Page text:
The company couldn’t be called The Executive Leasing Company anymore.  What should the company be called now?  He reached into his past and pulled up the glory of the USS Enterprise.

And that’s how the vast Enterprise Car Rental company got its name.  The overwhelming majority of its sites are off-airport. All across America, over 10,000 of them … tucked into business parks and strip malls and low-cost locations in neighborhoods of medium to large sized cities.

USS Enterprise, leaving Pearl Harbor, August, 1944
(National Museum of Naval Aviation RL Lawson Collection)

Mr. Taylor was very enterprising.  He went coast-to-coast. He expanded into Canada and Europe.  Enterprise acquired National and Alamo car rentals.  It became a huge enterprise, and remains so to this day. It is usually ranked #1 among car rental companies for volume and quality. [Ref here]

We have rented off-airport cars in Canterbury (UK), Freiburg, Landau and Munich (Ger), Wollongong (Aus) and, yes, even in Saint Louis, Missouri (actually Clayton, the original and current hometown of Enterprise Car Rentals).  Most of those are quite convenient, as you can usually take public transport to near the rental site from the airport or train station. If not, Enterprise will usually drop the car off — if you are within 5 miles or so. And pick the car up when you are done!

Since these are not at airports, not only are the surcharges and extra fees quite low to non-existent, but they also usually also have lower drop fees; which is great if you want to end your car rental adventures in a different city than where you start.

Honesty here: Although many of these off-airport experiences were with Enterprise, some were through EuropeCar, which seems to have a similar business model, and the same logo colors: Green and White.  [I know we used EuropeCar in Saint-Lô, Normandy, and Landau (twice).  BTW, The folks at the Enterprise in Canterbury were just lovely; on that trip I dropped the car far away: in Edinburgh.]

Taylor and Enterprise were very generous with their fortune.  By himself, and through the Enterprise Foundation (his company’s charitable arm), he donated several hundred million dollars to philanthropic causes.  Geographically, these recipients and donations were widespread, going into the communities where his neighborhood rental offices were located, often to provide assistance to underserved children.

He also donated very generously in the St Louis area.  He donated millions and millions to the St Louis Philharmonic, to the Missouri Botanical Gardens, and to local youth organizations and colleges. [Including Rankin College, where our dear friend Max Storm taught for almost three decades]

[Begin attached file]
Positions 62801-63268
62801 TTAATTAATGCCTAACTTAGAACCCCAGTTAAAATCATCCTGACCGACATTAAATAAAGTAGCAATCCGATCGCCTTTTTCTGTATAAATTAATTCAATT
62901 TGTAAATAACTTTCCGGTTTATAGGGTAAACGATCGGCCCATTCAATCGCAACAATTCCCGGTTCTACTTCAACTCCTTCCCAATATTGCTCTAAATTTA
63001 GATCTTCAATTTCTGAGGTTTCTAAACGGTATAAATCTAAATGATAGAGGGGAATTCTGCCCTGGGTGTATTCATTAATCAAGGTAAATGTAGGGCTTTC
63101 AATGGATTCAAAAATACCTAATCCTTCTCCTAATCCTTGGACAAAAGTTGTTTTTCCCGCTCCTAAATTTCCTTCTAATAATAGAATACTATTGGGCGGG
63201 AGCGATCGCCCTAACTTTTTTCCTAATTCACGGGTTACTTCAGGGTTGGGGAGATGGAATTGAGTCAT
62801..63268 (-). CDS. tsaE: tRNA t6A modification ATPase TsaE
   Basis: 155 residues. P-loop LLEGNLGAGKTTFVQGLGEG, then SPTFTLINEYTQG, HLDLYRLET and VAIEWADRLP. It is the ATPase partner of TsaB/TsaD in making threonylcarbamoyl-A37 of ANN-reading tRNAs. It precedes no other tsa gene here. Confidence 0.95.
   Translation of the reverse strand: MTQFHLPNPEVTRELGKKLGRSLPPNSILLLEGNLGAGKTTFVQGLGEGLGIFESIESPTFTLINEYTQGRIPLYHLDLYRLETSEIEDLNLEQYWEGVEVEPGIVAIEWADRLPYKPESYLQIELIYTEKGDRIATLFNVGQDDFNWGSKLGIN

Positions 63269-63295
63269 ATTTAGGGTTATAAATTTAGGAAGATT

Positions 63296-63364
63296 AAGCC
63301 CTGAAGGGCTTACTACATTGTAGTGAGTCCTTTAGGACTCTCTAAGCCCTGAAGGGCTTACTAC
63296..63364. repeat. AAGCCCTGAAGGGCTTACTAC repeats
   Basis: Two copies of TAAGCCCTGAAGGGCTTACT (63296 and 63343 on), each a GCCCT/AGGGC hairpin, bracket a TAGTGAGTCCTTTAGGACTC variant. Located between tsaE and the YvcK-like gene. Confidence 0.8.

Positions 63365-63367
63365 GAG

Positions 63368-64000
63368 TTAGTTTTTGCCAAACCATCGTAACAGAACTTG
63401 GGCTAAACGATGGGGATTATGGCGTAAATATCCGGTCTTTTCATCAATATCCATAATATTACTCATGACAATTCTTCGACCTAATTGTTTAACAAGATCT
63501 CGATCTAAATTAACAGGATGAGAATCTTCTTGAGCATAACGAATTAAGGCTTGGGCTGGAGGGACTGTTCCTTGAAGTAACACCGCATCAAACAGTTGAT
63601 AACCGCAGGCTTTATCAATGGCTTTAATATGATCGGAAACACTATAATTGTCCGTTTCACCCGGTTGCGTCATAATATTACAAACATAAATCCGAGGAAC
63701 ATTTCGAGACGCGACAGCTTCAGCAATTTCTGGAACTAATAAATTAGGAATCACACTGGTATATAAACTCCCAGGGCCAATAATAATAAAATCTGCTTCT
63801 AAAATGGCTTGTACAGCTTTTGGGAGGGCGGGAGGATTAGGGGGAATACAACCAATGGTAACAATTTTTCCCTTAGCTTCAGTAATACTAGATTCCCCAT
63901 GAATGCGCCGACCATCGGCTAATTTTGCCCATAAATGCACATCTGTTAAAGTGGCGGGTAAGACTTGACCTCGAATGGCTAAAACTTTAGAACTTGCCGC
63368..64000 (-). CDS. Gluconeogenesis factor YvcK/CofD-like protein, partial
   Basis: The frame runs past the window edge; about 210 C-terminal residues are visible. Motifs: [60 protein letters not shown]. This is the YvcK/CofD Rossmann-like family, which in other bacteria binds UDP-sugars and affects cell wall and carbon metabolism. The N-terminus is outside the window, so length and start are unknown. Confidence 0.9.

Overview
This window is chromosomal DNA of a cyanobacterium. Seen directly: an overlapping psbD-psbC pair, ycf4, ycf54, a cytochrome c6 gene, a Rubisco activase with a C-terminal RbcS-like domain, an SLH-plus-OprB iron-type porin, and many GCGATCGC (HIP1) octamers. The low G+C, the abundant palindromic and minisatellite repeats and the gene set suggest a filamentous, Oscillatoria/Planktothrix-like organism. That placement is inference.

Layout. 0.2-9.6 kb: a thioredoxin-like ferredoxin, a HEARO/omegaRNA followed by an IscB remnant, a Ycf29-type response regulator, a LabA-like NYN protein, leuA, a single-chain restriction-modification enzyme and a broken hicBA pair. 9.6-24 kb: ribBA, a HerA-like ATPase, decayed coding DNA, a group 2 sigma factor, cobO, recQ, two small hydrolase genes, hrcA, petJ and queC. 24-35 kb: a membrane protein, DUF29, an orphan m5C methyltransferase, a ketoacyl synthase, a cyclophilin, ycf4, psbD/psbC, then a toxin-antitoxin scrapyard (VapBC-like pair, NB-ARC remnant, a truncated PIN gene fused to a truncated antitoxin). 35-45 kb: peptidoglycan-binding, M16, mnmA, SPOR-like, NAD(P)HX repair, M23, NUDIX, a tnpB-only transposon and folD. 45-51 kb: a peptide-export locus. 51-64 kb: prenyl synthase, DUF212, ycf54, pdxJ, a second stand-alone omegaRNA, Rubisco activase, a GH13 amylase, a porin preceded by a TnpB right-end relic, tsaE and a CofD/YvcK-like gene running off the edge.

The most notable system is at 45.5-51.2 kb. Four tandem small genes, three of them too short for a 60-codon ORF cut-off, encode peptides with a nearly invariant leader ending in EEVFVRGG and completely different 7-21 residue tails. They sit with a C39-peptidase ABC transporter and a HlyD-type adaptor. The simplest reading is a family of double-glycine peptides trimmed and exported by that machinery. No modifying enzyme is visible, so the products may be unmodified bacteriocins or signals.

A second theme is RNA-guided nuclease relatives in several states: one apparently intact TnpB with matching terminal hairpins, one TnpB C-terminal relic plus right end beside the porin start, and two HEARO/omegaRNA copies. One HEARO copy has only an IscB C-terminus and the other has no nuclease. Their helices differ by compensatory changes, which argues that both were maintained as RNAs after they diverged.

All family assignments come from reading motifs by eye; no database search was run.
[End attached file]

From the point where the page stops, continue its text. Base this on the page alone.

Jack Taylor ended up having a wonderful and successful life by any measure.  His enterprises were successful, and he left us and his family with terrific stories.  We and future generations will have at least two more reasons to remember him. (1) The US Navy has just completed the Jack C Taylor Conference Center, at the US Naval Academy in Annapolis (a truly beautiful campus in a beautiful city).  And (2) the Missouri Botanical Gardens in his hometown of Saint Louis is currently building a new visitor center, to be named for Mr. Taylor.

Jack C Taylor passed on in 2016, aged 94.  Thanks for all you did, sir.

To you readers: Be well. Live and love large.

Joe Girard © 2021

Thanks for reading. As always, you can add yourself to the notification list for newly published material by clicking here. Or emailing joe@girardmeister.com

Miscellaneous additional reading:

How to Save Money on Rental Cars: Rent Away from the Airport |

Moneyhttps://www.enterpriseholdings.com/en/press-archive/2016/07/jack-crawford-taylor-war-hero-business-leader-philanthropist.html

World War Fighter Pilot Jack Taylor Dies: Founded World’s Largest Car Leasing Company | Naval Historical Foundation (navyhistory.org)

Microsoft Word – Taylor Master.doc (navyhistory.org)

The Big Tease

“One Robin does not a Spring make”

old addage, together with …”and one sparrow does not a Summer make”

Last year about this time I slipped into a pattern of writing on themes related – more or less – to the coronavirus pandemic. You can refresh your memory here, here, here, and here. Usually, it was as a means to address other topics, or a tangential reach from some other theme, as per my customary rambling style.

[Can’t believe it’s been a year since that excrement hit the modern electrical convenience.  Like a major flood, we’ll be cleaning up for a long time.]

“History doesn’t repeat itself, but it often rhymes” (attributed to Mark Twain).  Well, here we go again. This year I seem to have slipped into a similar pattern of essays related to the months of the year, as seen here and here.

It’s early March.  Last weekend the temperatures in my hometown along the Colorado Front Range hit 66 on Saturday and 71 on Sunday. Took advantage with a long bike ride and long walk. That does not mean Spring has sprung?  Oh, no, no, no. This is Colorado. One robin and all that. The white stuff will return, with chilly winds soon enough.  March and April: I’ve learned to address these as “the big tease.”  This weather cycle spins and teases – taunting us – often until Mother’s Day.  Sometimes beyond.